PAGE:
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View Full Version : Where have all the photons gone; Long time passing . . .



mkline55
2013-Jan-28, 04:20 PM
While you are humming along, maybe someone could answer this. I think I could get a consensus that every photon has a source. Can a photon exist without an ultimate destination? If a photon is a thing which carries energy from one place to another, then can a photon exist if that "another" place does not exist? Is this question addressed anywhere in QM, GR, SR, etc.?

From our own reference frame, all the photons we see have a known speed, and exist for a length of time. As I understand it, the current math does not provide/permit a reference frame for photons. So there is no way to say that a photon is created at a source and destroyed at a destination simultaneously in its own reference frame.

If photons can exist without a destination, then though a photon carries energy, is that energy simply carried away from all matter never to be "seen" again?

Hornblower
2013-Jan-28, 07:09 PM
A photon that doesn't encounter another particle of some sort is like the Eveready bunny. It just keeps on going, and is a component of the total energy that is present in the cosmos. That energy will be "seen" only when it interacts with something, at which time it is transformed into another form of energy, such as heat or chemical energy.

mkline55
2013-Jan-28, 09:34 PM
Thanks, Hornblower. That's the natural conclusion. But the question was more one of QM, and in my limited experience, QM has so far defied my naturally limited somewhat-logical conclusions. Can a photon even be created if it has no destination? Has that question been addressed in mainstream theory?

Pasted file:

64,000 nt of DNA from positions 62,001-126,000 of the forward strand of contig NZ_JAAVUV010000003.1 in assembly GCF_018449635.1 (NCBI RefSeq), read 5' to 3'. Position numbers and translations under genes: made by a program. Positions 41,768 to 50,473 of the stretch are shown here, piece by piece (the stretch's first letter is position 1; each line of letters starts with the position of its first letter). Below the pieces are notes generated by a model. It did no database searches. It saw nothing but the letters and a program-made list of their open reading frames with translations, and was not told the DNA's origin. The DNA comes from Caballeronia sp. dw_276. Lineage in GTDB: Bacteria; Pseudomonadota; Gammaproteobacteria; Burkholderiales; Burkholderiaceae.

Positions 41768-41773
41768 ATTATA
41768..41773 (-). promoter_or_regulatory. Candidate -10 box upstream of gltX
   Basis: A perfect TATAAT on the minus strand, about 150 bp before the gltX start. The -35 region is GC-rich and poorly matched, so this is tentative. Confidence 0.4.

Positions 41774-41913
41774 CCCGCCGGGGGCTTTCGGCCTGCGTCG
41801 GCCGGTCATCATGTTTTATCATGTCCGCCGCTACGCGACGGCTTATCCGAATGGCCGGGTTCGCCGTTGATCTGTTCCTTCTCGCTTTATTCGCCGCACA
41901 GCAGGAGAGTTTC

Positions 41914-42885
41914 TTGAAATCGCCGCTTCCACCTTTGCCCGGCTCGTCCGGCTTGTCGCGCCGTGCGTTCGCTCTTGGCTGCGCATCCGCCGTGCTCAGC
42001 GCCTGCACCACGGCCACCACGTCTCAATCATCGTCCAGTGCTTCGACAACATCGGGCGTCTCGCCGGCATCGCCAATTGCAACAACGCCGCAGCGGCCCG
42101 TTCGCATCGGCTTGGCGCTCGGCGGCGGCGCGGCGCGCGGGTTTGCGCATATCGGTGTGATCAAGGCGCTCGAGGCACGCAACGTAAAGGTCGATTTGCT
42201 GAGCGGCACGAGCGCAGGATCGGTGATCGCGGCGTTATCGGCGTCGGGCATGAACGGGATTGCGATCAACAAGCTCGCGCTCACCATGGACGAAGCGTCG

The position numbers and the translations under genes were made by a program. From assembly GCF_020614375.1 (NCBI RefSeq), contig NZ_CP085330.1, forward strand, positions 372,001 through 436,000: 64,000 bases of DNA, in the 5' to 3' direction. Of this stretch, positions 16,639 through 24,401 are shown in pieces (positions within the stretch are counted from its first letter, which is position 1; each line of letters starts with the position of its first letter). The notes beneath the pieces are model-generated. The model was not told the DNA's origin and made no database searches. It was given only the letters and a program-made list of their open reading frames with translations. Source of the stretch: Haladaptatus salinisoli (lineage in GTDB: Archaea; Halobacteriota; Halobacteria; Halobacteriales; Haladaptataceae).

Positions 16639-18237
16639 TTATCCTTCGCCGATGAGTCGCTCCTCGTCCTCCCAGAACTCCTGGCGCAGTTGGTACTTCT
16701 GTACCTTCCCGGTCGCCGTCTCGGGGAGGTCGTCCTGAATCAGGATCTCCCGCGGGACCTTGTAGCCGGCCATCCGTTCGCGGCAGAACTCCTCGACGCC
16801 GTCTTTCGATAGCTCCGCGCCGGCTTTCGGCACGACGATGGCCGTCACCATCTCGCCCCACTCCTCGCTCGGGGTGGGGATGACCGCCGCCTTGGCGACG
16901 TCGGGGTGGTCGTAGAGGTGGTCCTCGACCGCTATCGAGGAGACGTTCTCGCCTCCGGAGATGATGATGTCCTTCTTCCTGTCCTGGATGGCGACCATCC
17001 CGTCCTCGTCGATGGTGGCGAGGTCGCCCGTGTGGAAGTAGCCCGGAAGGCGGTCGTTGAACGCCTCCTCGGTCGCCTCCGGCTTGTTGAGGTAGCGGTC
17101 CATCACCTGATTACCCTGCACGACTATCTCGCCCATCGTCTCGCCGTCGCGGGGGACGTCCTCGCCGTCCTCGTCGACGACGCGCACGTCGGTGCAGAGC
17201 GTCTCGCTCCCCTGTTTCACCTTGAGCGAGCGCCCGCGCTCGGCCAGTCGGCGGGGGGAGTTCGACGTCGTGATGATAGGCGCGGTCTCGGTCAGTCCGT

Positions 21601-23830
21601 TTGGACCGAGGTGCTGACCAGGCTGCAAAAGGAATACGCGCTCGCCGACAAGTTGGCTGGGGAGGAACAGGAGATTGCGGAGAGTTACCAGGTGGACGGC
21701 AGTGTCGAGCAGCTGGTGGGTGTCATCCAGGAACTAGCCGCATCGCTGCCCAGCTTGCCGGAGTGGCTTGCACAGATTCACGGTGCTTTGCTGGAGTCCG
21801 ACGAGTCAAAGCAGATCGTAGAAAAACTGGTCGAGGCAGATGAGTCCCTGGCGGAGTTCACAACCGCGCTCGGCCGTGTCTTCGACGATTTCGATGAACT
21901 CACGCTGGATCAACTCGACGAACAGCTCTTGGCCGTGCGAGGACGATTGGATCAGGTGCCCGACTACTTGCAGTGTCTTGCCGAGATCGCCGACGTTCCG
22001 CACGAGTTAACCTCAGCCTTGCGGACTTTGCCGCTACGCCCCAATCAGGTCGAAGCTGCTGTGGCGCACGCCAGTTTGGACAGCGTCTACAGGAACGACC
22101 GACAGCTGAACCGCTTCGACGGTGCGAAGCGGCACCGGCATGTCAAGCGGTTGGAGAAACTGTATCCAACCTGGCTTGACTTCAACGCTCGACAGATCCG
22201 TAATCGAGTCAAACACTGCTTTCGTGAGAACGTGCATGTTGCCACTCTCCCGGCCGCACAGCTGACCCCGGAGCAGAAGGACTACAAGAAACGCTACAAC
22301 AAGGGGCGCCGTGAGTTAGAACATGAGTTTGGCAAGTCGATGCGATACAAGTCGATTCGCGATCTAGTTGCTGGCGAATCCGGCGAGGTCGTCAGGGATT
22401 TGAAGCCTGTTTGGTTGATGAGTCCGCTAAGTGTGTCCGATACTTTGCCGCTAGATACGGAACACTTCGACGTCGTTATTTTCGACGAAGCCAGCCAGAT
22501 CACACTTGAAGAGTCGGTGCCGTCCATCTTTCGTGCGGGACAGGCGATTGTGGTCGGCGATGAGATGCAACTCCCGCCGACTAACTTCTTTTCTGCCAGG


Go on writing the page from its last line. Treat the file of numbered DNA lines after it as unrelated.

Tensor
2013-Jan-28, 10:06 PM
QM has discrete operators (creation and annihilation operators). The creation operator increases the number of particles, the annihilation operator decreases the number of particles. There are separate rules concerning bosons and fermions(since fermions cannot occupy the same quantum state).

Take a look here (http://www.phys.ksu.edu/personal/wysin/notes/quantumEM.pdf) for an introduction.

mkline55
2013-Jan-29, 01:58 PM
Thanks, Tensor.
The paper addresses the rates of emission and absorption but does not appear to make a statement about a direct connection between the two. Would it be fair to conclude that QM makes no statement that requires that the emission of a photon requires a subsequent absorption?

profloater
2013-Jan-29, 03:10 PM
Looking around, there are lots of stars in every direction. If we can see one star at millions of miles distance then assuming spherical emission there are really a lot of photons criss crossing in every direction. If space is continuous and effectively infinite, then I suppose it all balances out, every photon eventually hits a star or interstellar dust. If they can escape the physical bound universe, then that would be a net loss. If the "energy" universe is expanding at the speed of light, then there is an advancing frontier of photons. If the photons curve in space time it becomes more complicated. If a photon is a light speed particle, then it's receiver has no knowledge of the source until it gets hit. That's what Einstein said. So it would seem each photon sets out on on a voyage with no known destination. And that must always be true if Einstein was right about that. But then that weird action at a distance thing.............

neilzero
2013-Feb-23, 08:34 PM
When a photon is created it's destination is often unknow, but I suppose half of the photons that have escaped the atmosphere, be it planet, star or other, will find a destination in a million times a million times a million = 10^18 years if not sooner. Possibly there are a google photons enroute in our galaxy; 10^120 in the knowable Universe including those traveling between the galaxies. Neil